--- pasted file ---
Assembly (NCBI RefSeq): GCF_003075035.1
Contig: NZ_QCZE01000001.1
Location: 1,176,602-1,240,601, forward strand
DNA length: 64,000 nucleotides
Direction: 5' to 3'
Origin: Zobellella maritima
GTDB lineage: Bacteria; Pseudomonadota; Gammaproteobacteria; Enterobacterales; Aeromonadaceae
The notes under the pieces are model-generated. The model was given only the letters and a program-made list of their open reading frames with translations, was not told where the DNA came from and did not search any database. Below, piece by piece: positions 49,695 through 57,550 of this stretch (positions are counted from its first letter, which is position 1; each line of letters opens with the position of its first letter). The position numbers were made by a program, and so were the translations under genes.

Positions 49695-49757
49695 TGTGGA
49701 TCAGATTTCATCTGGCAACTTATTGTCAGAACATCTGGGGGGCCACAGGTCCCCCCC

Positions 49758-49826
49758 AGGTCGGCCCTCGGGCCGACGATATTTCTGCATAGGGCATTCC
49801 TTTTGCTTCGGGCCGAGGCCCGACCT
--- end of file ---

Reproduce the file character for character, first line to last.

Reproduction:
Assembly (NCBI RefSeq): GCF_003075035.1
Contig: NZ_QCZE01000001.1
Location: 1,176,602-1,240,601, forward strand
DNA length: 64,000 nucleotides
Direction: 5' to 3'
Origin: Zobellella maritima
GTDB lineage: Bacteria; Pseudomonadota; Gammaproteobacteria; Enterobacterales; Aeromonadaceae
The notes under the pieces are model-generated. The model was given only the letters and a program-made list of their open reading frames with translations, was not told where the DNA came from and did not search any database. Below, piece by piece: positions 49,695 through 57,550 of this stretch (positions are counted from its first letter, which is position 1; each line of letters opens with the position of its first letter). The position numbers were made by a program, and so were the translations under genes.

Positions 49695-49757
49695 TGTGGA
49701 TCAGATTTCATCTGGCAACTTATTGTCAGAACATCTGGGGGGCCACAGGTCCCCCCC

Positions 49758-49826
49758 AGGTCGGCCCTCGGGCCGACGATATTTCTGCATAGGGCATTCC
49801 TTTTGCTTCGGGCCGAGGCCCGACCT